I have written before about the contrast between the student I was during my undergraduate career at Allegheny College and the students I teach at my community college. In some ways, our experiences are similar but mostly, they are vastly different. When I was an undergraduate, I worried about my coursework, my roommate, my sorority, my extracurricular activities and what party I was going to on Friday night. This is not to say that I didn’t deal with heavier issues, but my one and only job when I was in college was to be a student. That was it. My students are not just students; they are parents and employees. Their jobs are many and their responsibilities are great. Their situation is no better or worse than mine was but it is different.
Teaching Challenges at a Community College: Student Time Management
These differences are often the topic of conversation in the office between colleagues and most of the time these conversations wind up falling onto the subject of time management. Faculty, advisors, administrators and staff spend a lot of time thinking about how to help our students in this area, but it is a never ending battle. It is particularly difficult because of the unique nature of the problems our students incur. There is never a simple solution and just when you think you’ve solved one issue for one student, another one rears its head.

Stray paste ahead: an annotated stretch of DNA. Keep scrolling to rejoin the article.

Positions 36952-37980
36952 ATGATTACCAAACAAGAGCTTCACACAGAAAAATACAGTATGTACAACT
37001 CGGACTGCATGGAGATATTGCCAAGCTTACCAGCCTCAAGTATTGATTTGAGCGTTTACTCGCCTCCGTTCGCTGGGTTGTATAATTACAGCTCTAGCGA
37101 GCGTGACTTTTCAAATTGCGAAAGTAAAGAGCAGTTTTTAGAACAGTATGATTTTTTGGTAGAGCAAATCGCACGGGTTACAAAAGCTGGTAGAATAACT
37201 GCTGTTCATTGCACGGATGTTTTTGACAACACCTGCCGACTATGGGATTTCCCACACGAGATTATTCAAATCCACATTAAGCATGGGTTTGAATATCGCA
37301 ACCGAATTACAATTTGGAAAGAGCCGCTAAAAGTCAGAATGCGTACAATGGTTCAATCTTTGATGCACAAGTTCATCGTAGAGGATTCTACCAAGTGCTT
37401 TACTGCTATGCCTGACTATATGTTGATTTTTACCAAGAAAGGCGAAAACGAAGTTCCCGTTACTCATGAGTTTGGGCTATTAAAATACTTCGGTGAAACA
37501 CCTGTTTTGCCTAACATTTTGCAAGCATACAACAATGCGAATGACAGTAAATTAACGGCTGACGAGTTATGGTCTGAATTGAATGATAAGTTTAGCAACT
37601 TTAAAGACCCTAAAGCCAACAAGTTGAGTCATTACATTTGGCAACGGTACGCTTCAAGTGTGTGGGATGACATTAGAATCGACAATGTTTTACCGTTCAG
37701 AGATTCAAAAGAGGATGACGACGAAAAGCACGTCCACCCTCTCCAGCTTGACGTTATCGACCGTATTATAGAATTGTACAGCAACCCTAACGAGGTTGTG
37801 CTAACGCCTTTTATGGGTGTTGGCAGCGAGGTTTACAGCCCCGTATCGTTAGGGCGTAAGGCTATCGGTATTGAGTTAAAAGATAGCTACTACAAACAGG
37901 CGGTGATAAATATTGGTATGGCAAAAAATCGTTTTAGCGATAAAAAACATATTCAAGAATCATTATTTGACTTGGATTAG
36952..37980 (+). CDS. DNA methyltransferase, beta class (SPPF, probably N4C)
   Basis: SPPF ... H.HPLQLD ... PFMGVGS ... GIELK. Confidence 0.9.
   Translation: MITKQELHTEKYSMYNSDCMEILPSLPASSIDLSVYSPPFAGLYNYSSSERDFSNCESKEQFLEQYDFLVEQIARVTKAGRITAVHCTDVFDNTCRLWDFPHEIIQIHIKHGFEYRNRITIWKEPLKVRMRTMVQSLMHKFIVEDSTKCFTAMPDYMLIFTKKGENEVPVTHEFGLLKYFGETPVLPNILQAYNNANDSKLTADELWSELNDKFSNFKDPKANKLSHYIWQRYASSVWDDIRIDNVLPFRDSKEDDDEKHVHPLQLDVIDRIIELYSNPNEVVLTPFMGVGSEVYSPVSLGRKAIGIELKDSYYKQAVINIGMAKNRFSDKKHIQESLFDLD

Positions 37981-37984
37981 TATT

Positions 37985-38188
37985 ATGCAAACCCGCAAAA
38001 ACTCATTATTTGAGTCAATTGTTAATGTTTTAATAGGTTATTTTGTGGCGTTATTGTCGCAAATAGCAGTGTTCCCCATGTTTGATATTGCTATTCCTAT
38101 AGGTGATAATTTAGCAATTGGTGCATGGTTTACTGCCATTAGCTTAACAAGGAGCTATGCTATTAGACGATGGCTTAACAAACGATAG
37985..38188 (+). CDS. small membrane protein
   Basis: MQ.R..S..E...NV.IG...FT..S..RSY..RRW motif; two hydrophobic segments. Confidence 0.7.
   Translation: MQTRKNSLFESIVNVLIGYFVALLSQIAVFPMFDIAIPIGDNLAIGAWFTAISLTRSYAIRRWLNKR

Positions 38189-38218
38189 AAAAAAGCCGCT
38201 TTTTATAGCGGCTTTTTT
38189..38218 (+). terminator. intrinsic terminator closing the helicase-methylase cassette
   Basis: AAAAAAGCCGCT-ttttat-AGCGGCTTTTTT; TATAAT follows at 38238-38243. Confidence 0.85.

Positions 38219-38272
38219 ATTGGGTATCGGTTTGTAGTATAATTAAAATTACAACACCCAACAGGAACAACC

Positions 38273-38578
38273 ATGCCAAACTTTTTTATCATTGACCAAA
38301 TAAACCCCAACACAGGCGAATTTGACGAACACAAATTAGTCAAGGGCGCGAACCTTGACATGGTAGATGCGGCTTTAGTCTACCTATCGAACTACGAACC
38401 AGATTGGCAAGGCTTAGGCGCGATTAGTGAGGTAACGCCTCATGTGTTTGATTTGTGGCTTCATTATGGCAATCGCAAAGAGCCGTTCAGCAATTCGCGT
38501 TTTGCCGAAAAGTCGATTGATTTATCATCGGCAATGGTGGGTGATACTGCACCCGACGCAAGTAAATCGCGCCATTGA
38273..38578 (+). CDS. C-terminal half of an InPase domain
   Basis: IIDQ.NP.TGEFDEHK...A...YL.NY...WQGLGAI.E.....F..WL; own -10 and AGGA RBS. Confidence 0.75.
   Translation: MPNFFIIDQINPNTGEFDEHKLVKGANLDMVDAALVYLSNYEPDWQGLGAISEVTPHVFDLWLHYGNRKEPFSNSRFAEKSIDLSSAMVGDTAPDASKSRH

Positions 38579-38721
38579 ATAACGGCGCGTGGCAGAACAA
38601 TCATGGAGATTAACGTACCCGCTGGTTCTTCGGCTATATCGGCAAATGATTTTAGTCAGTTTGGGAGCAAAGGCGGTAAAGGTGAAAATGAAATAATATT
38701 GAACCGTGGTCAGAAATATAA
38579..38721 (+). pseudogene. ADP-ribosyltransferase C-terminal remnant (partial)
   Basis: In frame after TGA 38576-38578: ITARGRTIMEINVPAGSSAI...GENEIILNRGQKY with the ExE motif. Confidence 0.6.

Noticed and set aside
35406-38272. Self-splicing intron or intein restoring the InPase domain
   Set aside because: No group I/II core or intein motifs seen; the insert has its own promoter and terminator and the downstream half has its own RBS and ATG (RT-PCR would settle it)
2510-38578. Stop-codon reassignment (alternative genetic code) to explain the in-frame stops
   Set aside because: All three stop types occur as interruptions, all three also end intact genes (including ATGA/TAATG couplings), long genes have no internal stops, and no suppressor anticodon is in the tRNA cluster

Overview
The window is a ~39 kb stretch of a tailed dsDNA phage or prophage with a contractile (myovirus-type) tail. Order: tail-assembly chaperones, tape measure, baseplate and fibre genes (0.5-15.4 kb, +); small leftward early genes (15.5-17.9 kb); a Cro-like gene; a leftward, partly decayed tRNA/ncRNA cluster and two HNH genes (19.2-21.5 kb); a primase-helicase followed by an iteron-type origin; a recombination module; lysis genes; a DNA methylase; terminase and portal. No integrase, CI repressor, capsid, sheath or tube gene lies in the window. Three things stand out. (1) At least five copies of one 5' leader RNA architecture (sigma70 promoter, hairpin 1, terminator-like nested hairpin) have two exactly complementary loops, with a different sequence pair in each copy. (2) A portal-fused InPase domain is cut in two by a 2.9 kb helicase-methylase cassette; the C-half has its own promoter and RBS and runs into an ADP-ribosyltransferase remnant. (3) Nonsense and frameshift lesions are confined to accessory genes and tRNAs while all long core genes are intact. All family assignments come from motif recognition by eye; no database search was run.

The issue of time management is complex for our students. I find that part of this problem stems from the fact that my students are not quite sure how to be students. They don’t know what it means to come to class, engage in the class, take what they’ve learned from class, go home and apply that classroom knowledge to homework and then come back to class and discuss those assignments. They don’t know how to do this because they lack skills in active listening, reading comprehension, note taking, class discussion, collaborative work, etc. This is not to say they are not smart or willing or enthusiastic. They are all of these things, but they don’t have the basic skill set and that can prove to be quite an obstacle to overcome. Why don’t they have these skills? Some of it is a question of their previous educational experience. If they are coming from high school programs that were overcrowded or underfunded or understaffed (most likely all three) they may have slipped through the cracks. Another common case is that this student is a returning adult and the last time they were in the classroom was thirty years ago. Needless to say, the classroom as changed a lot in thirty years. In addition to the skills above, these returning students also struggle with the technology. They have to do assignments online, type papers on word processing software, and interact with platforms like Blackboard. It’s a lot to take in.